Yvette Miller ⬥ 26 June
Timelines get pushed back, constituencies raise their voices, and ICANN sits up to listen – here is some of the latest coming out of ICANN 50.
The ICANN Board has not and will not pass any resolutions relating to name collision this week. It is expected that the ICANN Board will approve the final name collision mitigation solution before the end of July. Given the short amount of time between then and August, the strings to be auctioned in August will now be auctioned during the September and October auctions.
The Governmental Advisory Committee (GAC), which represents national governments in the ICANN community, sets out some priorities:
While ICANN stakeholder groups have always openly voiced their criticism of ICANN when issues arise, the GAC’s dissatisfaction with the actions and decisions made by the ICANN Board with connection to GAC Advice on new generic top-level domains (gTLDs) has become apparent and was communicated in the public ICANN Board – GAC meeting. The GAC’s London Communiqué echoes some of these frustrations. If the GAC gets its wish, the New gTLD Program Committee (NGPC) will have to develop much more specific requirements for Category 1 and Category 2 applicants, which it has been hesitant to do thus far.
The GAC expressed interest in dedicating time to discuss Whois issues – that is, issues with how domain name registration information is gathered and stored – at ICANN’s next public meeting in Los Angeles. The GAC considers this a public policy issue, and ICANN’s expert working group found that Whois conflicts with national privacy laws.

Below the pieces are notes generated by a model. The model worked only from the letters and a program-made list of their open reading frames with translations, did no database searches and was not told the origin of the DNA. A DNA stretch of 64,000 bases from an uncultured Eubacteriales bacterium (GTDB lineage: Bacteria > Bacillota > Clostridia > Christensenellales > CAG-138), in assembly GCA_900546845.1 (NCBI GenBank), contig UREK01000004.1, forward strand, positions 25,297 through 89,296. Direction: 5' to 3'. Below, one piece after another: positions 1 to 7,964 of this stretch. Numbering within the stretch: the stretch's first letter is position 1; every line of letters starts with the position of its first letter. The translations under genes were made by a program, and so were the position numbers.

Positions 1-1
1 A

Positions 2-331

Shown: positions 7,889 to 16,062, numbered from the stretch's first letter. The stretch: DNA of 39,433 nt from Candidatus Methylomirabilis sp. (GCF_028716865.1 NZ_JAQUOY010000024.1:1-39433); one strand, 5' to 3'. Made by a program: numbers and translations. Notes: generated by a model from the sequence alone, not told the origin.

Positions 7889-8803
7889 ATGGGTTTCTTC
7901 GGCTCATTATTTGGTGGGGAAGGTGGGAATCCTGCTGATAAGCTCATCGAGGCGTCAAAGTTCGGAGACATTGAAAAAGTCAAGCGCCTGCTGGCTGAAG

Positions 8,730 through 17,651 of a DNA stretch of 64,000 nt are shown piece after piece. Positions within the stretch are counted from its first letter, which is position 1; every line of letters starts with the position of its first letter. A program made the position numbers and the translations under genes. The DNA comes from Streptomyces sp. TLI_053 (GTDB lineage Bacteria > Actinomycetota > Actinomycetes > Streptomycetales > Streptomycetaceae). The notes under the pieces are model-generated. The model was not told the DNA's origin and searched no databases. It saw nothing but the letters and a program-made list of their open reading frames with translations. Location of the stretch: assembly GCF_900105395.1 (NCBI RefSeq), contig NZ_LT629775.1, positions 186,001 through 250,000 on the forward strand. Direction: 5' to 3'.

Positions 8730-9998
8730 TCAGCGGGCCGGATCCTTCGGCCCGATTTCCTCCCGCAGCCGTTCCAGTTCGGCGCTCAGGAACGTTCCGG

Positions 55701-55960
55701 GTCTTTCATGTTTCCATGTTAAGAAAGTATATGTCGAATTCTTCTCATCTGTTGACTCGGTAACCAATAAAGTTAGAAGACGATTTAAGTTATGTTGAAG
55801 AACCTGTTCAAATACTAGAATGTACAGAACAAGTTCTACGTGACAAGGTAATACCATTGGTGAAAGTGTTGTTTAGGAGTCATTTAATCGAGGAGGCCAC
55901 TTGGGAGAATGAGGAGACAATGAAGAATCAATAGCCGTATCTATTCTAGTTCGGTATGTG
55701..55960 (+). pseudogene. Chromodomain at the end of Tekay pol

Under criticism, ICANN looks to put a good foot forward, showing a positive regard for the stakeholder community:
In light of the letter sent by the New TLD Applicant Group (NTAG) and the Registry Stakeholder Group, which listed out a litany of areas for improvement for ICANN’s Global Domains Division (GDD), the GDD is doing everything it can to show that it is responsive and dedicated to serving the interests of the applicants and new gTLD operators. For example, the GDD hosted a session to explain some operational aspects of the group and has made itself available to questions and feedback.
Another notable development from ICANN is that the community has officially begun talking about a second gTLD application round. The Generic Names Supporting Organization (GNSO) Council, the policy-making arm of ICANN, approved a motion to create a discussion group “to discuss the experiences gained by the first round of new gTLD applications and identify subjects for future issue reports, if any, that might lead to changes or adjustments for subsequent application procedures.” They’ve also asked ICANN staff for a status report on this round, plus a projected timeline for future rounds. While a new round is still likely years away, this is a definitive step forward.